I’ve always envisioned a younger Freddie Highmore as Marcus Fith, the main character of this series. Marcus impetuous, and curious, but more than anything, very brave. He makes a lot of mistakes because it’s the only thing he can see doing to save the day. Sometimes he’s blinded by his need to take action.

Ellie Fith

A young Dakota or Elle Fanning would fit the role of Ellie just fine. Ellie was actually named after my daughter (I’ve told my children that I will include one of their names in each book that I write.) Ellie’s character is very smart, quirky, and a bit of a know it all. There is more to her than meets the eye. She has a good heart, and where she doesn’t play as present a role (on camera) in The Shadow’s Servant, she’s sorely missed.

Winston Fith

Winston Fith is Marcus and Ellie’s grandfather. He’s old, eccentric, and quite powerful. I’d envision Sir Ian Mckellen, perhaps my favorite actor ever, to play this iconic role. Sir Ian McKellen has a way of bringing out little details in the parts he plays. It would be fun to see what he would do with Winston.

Charlotte Fith

Charlotte, Marcus and Ellie’s grandmother, is very strong willed, yet loving—in her own way. She’s the backbone of the Fith family. There is more than meets the eye with her.  I would love to see Julie Walters play this part.

Caleb Fith

Uncle to Marcus and Ellie, and husband to Anabell, Caleb Fith was almost destroyed by Sol at one point. He went through quite a transformation in The Magic Shop. He’s gallant, and chivalrous, and will do anything for his family. Richard Madden would make a fine actor for this role, I think. He has a quiet, but strong vibe about him.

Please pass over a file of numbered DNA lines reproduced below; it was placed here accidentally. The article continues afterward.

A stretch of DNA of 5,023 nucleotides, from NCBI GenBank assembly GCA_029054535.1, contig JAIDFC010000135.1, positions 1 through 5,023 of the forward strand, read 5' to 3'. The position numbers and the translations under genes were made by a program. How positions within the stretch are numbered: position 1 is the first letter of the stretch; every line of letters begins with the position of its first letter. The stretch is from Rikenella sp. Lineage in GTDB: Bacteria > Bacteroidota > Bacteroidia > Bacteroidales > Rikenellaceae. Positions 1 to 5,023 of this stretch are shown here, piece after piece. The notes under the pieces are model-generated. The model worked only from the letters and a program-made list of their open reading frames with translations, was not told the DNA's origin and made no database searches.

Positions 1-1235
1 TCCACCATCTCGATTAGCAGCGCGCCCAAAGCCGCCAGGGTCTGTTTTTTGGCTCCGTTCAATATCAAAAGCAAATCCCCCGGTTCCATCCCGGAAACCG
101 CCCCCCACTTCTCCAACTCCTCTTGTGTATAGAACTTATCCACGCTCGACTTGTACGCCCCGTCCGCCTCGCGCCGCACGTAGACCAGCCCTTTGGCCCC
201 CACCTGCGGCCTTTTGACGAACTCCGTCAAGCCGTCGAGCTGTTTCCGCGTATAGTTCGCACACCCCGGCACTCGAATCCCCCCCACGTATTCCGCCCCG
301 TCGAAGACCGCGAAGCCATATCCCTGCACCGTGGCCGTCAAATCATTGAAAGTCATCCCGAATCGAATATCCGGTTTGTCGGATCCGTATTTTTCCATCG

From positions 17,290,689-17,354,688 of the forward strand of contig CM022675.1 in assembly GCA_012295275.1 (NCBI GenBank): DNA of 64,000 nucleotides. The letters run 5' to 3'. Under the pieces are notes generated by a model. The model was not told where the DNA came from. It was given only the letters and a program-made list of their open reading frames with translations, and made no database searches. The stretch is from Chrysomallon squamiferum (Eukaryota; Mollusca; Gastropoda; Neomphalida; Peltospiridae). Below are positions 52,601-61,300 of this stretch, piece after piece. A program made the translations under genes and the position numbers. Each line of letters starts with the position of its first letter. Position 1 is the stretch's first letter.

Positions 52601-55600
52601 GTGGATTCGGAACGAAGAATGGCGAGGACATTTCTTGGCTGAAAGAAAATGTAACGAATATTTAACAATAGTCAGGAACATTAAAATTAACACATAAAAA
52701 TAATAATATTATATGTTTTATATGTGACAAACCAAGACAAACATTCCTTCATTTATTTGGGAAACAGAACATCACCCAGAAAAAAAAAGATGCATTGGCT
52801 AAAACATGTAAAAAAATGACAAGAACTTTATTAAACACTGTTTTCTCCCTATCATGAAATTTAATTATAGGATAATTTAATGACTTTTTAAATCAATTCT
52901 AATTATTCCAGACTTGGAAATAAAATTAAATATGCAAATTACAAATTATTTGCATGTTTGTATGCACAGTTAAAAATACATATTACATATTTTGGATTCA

Anabell Fith

Aunt to Marcus and Ellie, and wife to Caleb, Anabell Fith has sacrificed much for her family. She’s deceivingly and uniquely beautiful, but sort of ordinary and simple in her way, at the same time. Like the rest of the Fiths, she’s strong, and, when it comes to things that matter, she’s a little impetuous, like Marcus. She takes action. Uma Thurman would portray Anabell’s quirky style, and unique beauty well.


Elba is one of my favorite characters of the series. My favorite thing about her is that you never quite know who’s side she’s on. She plays a critical role in the events in The Magic Shop. Lucy Liu would be so fantastic in this role as she would bring out Elba’s mysterious side, without overpowering her shrewd or capable sides. She can be beautiful, and yet haunting at the same time.


Sol is a critical character throughout the Shadow Magic Series. I don’t want to give away any plot points, but a younger Anthony Hopkins would be masterful at portraying this complicated character. Sol has many priorities competing for his attention, and some of them are noble, and others are maniacal. Anthony Hopkins could bring these complexities into line, and make this character accessible to the reader.